Neon Sign Ban to Stay in Place

Neon signs may soon be a thing of the past in this city.

On July 12, a resolution that would have directed code enforcement to refrain from enforcing the ban on neon signs failed to find support from the commission. Under the current code, neon signs are banned. “Today it’s neon signs. But what’s next?” asked Vice Mayor Scott Newton.

Commander Gary Blocker said code enforcement would schedule a meeting with city staff members so “we’re all on the same page and identify what direction the city wants to go in.” Mayor Gary Resnick said not enforcing the regulations on neon signs could lead to their proliferation in residential areas.

Resident and business owner Nick Berry called the neon sign ban “anti-business” and said the commission had an “opportunity to be pro-business” by letting the signs stay in place.

Commissioner Julie Carson said she counted 176 neon displays on Wilton Drive, with most of them being “open” signs. “Nobody really knows if you’re open [without a sign]. That’s not what I want to happen.”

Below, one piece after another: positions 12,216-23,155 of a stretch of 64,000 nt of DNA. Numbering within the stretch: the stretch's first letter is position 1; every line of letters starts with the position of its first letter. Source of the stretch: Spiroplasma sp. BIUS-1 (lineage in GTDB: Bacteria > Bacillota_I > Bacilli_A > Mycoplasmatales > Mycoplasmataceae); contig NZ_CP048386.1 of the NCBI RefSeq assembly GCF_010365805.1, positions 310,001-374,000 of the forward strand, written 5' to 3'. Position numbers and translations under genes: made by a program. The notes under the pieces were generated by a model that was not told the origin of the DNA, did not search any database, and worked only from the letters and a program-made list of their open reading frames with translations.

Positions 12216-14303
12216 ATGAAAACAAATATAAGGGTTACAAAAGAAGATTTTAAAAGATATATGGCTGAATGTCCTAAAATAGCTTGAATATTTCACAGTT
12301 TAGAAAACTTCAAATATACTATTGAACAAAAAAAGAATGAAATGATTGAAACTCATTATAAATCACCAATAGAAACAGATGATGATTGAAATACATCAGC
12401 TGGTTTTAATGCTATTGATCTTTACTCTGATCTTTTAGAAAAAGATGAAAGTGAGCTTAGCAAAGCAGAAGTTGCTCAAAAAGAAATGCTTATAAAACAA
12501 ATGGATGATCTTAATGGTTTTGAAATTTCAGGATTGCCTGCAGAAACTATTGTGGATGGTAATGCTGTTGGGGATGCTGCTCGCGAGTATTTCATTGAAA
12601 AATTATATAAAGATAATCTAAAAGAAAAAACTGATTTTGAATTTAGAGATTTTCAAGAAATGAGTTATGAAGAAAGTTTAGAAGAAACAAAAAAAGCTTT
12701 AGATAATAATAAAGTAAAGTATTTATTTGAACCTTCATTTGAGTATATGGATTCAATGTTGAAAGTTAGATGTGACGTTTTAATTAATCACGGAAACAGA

Sal Torre, president of the Westside Association of Wilton Manors, said the city was sending “very mixed messages” by debating whether or not to enforce its own code. Commissioner Justin Flippen said the entire code section on signs should be rewritten so that the commission doesn’t have to repeatedly address similar issues.

After the city reviews its sign rules, allowing neon could be one of the suggestions approved by the commission but Resnick expressed a desire to forego neon in favor of LED signs, which are much more energy efficient. “We have a green building code. Neon is the most un-green thing you can do.”


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